Judy O’Brien is an aspiring ballerina in a dance troupe. Also in the company is Bubbles, a brash mantrap who leaves the struggling troupe for a career in burlesque. When the company disbands, Bubbles gives Judy a thankless job as her stooge.
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Delightful story of working women in patriarchy. Given the era's restrictive norms (Arzner was the only woman director in 30s Hlywd) the ending predictably reinforces conservative gender roles. Yet moments pierce through the patriarchal veneer: the peculiarly menacing wind on stage, the odd bipolarism of Judy's love interest, Judy confronting her male audience, the refusal to demonize Bubbles for her opportunism etc.
Una película que vale solo por ese discurso final de una de sus protagonistas y la secuencia de lucha. "Baila, muchacha..." es dispersa a propósito de la suma de conflictos (un divorcio, una aspiración, una rivalidad tardía) incluso ocasionadas entre los personajes secundarios.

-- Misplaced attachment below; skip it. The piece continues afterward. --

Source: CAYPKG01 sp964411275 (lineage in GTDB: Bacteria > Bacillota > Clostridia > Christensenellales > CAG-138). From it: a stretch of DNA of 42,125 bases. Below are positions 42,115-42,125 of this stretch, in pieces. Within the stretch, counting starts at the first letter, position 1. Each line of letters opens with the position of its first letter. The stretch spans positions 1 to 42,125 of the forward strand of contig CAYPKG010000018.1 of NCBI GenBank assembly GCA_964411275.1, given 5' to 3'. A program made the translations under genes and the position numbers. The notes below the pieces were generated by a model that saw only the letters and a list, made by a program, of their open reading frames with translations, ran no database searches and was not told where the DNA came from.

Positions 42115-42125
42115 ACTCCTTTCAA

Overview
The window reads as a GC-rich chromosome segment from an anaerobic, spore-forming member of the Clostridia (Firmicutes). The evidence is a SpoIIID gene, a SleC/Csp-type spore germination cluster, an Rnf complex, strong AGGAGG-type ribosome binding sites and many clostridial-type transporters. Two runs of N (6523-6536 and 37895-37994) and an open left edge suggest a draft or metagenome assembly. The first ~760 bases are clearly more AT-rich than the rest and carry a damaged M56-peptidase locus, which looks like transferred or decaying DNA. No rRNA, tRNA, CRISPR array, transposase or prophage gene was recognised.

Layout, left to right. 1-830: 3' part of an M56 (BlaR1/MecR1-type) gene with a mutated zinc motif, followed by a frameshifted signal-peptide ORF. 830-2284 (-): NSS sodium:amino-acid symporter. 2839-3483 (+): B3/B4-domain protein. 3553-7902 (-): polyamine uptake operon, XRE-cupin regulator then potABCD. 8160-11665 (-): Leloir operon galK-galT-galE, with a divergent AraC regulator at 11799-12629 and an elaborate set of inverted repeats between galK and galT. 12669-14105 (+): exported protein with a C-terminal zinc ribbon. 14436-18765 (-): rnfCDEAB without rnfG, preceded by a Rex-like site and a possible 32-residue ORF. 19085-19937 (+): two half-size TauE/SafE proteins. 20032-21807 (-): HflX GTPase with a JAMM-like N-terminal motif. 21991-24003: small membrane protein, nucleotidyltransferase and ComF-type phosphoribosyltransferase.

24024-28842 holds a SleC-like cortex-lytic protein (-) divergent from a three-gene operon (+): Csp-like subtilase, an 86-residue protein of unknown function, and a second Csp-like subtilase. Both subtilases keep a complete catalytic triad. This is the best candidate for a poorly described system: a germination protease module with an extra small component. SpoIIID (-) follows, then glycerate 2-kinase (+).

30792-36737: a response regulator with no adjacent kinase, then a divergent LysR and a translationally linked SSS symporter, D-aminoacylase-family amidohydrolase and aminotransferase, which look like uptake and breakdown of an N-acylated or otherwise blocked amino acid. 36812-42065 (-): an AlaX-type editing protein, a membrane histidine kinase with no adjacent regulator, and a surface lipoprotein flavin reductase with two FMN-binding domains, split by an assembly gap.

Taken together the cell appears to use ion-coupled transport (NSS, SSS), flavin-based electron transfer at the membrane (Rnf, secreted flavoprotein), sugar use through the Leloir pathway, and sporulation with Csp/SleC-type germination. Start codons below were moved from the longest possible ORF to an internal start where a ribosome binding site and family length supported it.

On the back of a double bill with The Wild Party this feels decidedly more conventional. Its attempt to balance a looser comedy with aspirational drama is interestingly echoed by its depiction of the prestige of ballet with the popular scintillating routines. That Arzner allows both forms to coexist speaks to her democracy, but it doesn't always make for great viewing. Some interesting ideas but a tad generic.
A far more traditional farce with just the occasional feminine bent. Very much a mid-size movie and it suffers from alternating between feeling constricted and flabby, but there is fun to be had when it finds its feet.